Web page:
Dr. Dianne Vargas is an Adjunct Professor of School Counseling at California State University Stanislaus in Turlock, California and a school counselor at Patterson High School in Patterson, California. She holds a Doctorate in Education Leadership with Administrative Credential, a Master’s in School Counseling with Pupil Personnel Services Credential, and a Business Degree with Teaching Credential. She earned the Outstanding Student award for all 3-degree programs. During the time Dianne spent in the Doctoral program, she served as a principal of Las Palmas elementary, which was recognized for her implementation of No Excuses University (a National recognition), Positive Behavior Interventions and Support (PBIS) program, and Nurtured Heart Approach. She led her school to a 16-point API growth in the last year of her doctoral program. Dr. Vargas remains an active trainer, consultant and advocate for the QPR Institute as it relates to suicide risk screenings and assessment. She has trained hundreds of teachers, administrators, mental health professionals, health care providers and college students to improve their clinical assessment and suicide risk management skills in both professional seminars and the university counseling program. In the fall of 2018, Dr.Vargas will be taking a full time tenure track position as Assistant Professor of School Counseling at CSU, Stanislaus.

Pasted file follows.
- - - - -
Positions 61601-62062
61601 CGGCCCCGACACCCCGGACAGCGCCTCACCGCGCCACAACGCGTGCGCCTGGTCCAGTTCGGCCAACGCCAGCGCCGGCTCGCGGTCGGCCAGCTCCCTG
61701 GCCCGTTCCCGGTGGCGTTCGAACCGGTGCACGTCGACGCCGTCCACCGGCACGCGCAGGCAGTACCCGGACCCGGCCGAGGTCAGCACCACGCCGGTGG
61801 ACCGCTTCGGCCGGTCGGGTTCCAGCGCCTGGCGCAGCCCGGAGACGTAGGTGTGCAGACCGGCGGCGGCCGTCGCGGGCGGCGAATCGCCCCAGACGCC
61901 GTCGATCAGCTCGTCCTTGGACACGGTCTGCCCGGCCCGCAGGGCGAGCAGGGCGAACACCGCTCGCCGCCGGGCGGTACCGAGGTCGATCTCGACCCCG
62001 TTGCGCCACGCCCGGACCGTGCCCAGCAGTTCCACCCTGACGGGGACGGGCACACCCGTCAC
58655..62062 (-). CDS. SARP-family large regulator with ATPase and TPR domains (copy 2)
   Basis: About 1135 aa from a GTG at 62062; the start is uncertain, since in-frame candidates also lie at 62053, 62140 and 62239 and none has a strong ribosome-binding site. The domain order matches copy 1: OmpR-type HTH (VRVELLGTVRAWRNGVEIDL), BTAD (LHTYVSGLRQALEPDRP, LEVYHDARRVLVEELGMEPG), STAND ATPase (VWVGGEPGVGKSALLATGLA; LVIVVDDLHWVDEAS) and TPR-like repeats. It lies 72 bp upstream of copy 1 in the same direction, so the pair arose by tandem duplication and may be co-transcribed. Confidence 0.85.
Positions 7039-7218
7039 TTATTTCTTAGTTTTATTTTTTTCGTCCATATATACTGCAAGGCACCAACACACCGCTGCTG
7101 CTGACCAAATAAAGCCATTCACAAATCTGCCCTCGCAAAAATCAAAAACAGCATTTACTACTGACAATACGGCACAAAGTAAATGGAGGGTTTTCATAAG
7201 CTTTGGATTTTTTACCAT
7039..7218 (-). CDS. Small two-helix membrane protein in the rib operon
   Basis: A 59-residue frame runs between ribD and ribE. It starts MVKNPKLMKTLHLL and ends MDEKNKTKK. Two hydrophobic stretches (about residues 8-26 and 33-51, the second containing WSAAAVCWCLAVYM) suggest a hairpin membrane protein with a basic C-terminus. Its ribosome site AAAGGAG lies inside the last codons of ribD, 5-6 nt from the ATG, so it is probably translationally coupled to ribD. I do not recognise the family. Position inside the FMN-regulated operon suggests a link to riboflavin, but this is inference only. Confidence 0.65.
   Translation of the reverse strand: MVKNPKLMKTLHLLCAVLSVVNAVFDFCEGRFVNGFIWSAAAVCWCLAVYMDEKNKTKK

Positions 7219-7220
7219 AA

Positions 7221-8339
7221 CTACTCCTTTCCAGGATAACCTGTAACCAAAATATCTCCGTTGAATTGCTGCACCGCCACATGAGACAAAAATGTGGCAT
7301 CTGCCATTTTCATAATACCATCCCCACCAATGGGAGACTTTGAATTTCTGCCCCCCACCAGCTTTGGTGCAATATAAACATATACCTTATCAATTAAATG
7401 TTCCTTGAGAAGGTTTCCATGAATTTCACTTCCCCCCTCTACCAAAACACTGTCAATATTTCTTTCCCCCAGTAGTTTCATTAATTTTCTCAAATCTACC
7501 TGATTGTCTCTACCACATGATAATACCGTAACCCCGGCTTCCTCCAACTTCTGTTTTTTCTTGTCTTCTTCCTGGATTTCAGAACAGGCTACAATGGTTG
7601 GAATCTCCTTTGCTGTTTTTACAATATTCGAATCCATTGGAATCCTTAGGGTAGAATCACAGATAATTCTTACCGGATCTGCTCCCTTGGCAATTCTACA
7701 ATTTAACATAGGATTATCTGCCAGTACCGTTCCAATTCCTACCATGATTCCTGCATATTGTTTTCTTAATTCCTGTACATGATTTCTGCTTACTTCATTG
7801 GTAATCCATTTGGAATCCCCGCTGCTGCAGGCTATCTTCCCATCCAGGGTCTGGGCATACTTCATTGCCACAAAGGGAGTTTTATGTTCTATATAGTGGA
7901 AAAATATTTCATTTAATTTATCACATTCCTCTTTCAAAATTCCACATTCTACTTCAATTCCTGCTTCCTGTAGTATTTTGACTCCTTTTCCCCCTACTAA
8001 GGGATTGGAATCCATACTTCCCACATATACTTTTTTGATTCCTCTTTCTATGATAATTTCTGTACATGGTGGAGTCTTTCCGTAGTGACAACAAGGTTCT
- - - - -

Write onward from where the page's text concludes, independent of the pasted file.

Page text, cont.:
Dr. Charbonneau was part of the first EdD cohort. The title of his disseration is "Becoming Culturally Proficient: A Crosscultural Study on the Public School Experience of Sikh Students."
Updated: June 03, 2022